In the News

October 07, 2015

Creating sweeping new protections for tens of thousands of California's most traumatized children, Gov. Jerry Brown on Tuesday signed the nation's most comprehensive set of laws to curb the overprescribing of psychiatric drugs in foster care.  "The 'Drugging Our Kids' documentary put the state on notice," Mitchell said, "and Gov. Brown has now put the tools in our hands to ensure that foster kids in our care are not over-drugged for profit or convenience by those we pay to nurture and protect them."  Child welfare advocates cheered the long-awaited reforms inspired by this newspaper's ongoing investigation "Drugging Our Kids," which found almost 1 in 4 California foster teens receive psych medications.

October 05, 2015

A measure to protect students from being placed in less challenging mathematics classes – even though they meet the academic requirements for more challenging courses – was signed into law on Monday by Gov. Jerry Brown. SB 359 authored by Senator Holly J. Mitchell will take effect Jan. 1, 2016, and requires public school districts to develop and adhere to performance and assessment-based standards for assigning youths to math courses by the start of the 2016-17 school year.

September 16, 2015

Members of the Congressional Black Caucus met recently with tech company leaders in the Silicon Valley to discuss workforce diversity. The caucus is seeking solutions to increase African American representation and employment in the tech sector by 2020.

With the stroke of his pen, Gov. Jerry Brown can take a major step forward and set the stage to increase diversity in the workforce. By signing Senate Bill 359 by Sen. Holly Mitchell, D-Los Angeles, the governor can stop math misplacement – a disturbing practice that holds back many African American and other minority students from advancing in math.


September 14, 2015

Last Thursday, the Sisyphean boulder of property rights and due process rolled downhill. SB 443, California’s attempt to summarily end civil-asset forfeiture and “equitable sharing” abuse, roundly failed passage in the State Assembly, 24 to 44.

Oddly enough, this was after a 31-to-1 vote in the Senate three months earlier. The only change to come about during the interim was the emergence of organized resistance on behalf of law enforcement and district attorneys.


August 24, 2015

One of the markers of the nation's anti-drug frenzy in the 1980s was a sharp increase in civil asset forfeitures, in which law enforcement agencies seize the cash, cars and other property that they claim are used in the commission of crimes. They are able to target and penalize a suspected drug dealer, for example, even when they can't win a criminal conviction.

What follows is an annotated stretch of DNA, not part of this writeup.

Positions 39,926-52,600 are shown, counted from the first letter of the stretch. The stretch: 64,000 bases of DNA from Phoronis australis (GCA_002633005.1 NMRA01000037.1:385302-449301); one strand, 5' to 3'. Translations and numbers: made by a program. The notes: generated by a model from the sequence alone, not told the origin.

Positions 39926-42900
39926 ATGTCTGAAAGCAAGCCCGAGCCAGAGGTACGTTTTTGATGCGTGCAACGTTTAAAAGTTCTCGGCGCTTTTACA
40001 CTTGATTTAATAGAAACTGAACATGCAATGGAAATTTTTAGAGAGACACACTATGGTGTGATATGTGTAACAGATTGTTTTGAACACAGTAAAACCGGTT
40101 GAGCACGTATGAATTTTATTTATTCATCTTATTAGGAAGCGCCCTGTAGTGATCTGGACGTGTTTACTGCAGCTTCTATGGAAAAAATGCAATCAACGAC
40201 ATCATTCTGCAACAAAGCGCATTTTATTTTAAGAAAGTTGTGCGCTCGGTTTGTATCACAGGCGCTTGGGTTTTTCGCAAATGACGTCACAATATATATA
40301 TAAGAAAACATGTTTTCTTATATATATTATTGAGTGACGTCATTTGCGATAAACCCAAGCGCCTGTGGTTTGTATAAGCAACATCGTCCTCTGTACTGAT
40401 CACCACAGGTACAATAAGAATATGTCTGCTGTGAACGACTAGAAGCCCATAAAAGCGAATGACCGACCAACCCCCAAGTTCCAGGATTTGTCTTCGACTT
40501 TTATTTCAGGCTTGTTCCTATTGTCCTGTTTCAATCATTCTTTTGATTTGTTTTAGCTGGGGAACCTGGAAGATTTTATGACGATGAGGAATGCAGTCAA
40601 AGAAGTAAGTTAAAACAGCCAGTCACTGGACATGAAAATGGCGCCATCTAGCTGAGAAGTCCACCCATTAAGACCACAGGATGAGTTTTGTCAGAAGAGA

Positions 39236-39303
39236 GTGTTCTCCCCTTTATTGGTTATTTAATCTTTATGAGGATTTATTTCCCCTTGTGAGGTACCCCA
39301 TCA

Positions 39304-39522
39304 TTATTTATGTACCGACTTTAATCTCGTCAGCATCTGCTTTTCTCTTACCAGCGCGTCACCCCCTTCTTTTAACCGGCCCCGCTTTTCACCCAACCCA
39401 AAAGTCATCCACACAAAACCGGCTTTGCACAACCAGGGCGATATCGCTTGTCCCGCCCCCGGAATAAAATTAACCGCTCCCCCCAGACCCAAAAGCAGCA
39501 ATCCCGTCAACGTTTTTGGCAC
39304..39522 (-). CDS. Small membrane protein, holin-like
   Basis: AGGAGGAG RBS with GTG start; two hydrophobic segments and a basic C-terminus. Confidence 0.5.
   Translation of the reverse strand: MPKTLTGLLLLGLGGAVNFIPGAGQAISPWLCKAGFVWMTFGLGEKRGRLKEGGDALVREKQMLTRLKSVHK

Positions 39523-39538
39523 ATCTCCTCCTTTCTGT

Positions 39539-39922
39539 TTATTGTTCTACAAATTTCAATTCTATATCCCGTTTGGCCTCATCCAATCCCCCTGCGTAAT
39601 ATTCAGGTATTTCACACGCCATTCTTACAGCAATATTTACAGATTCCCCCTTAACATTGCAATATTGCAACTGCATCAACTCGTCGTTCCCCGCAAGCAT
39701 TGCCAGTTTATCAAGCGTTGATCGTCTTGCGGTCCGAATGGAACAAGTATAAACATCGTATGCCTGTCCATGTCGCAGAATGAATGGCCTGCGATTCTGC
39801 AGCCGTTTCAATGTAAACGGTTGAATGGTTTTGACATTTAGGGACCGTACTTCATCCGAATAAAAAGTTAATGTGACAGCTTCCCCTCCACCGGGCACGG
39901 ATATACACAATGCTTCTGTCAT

They would be curbed by SB 443, a bill sponsored in the Legislature by Sen. Holly Mitchell (D-Los Angeles). It would require the return of property seized even in partnership with a federal agency, unless there is a criminal conviction. And even if there is a conviction, the money would have to be distributed more widely and not be simply divvied up among the cops and prosecutors, the locals and the feds.


August 22, 2015

Civil asset forfeiture has become particularly lucrative for some jurisdictions, with the Southern California cities of Pomona, Baldwin Park, Beverly Hills and South Gate acquiring more property than California's largest cities.

To address this growing problem, Sen. Holly Mitchell, D-Los Angeles, introduced Senate Bill 443 with Sen. Joel Anderson, R-San Diego, and Assemblyman David Hadley, R-Manhattan Beach, as co-authors. The bipartisan bill reforms California's asset forfeiture law by prohibiting transfer of a state forfeiture matter to federal authorities.


August 22, 2015

It's time to do away with those caps, known as “maximum family grants.” Sen. Holly J. Mitchell (D-Los Angeles) is trying to do that with SB 23, which is stuck in the Assembly Appropriations Committee. The sticking point isn't philosophical. It's that repealing the cap comes at a cost of about $200 million a year — money the Legislature specifically decided not to include in the recently passed budget.

We approve of the fiscal prudence exercised by the governor and Legislature this year. But everyone expects revenues to be higher than projected. If so, $200 million would be just a small drop in the state's funding bucket yet would do so much good for the state's neediest families. There's also the potential that providing higher monthly welfare checks would reduce other state expenses, such as Medi-Cal costs to pay for illness in children caused or exacerbated by poverty.


August 17, 2015

This year, State Senator Holly Mitchell, (D-Los Angeles), introduced Senate Bill 23, a repeal of the Maximum Family Grant rule, on the grounds that it has only driven poor women deeper into poverty, and done nothing to reduce the birth rate of women on welfare.


August 13, 2015

This week, the state of California passed two laws that address the use of deadly force by law enforcement, the Los Angeles Times reported.


August 12, 2015

California Gov. Jerry Brown on Tuesday signed into law a bill barring grand juries from deciding on charges in cases involving police use of lethal force.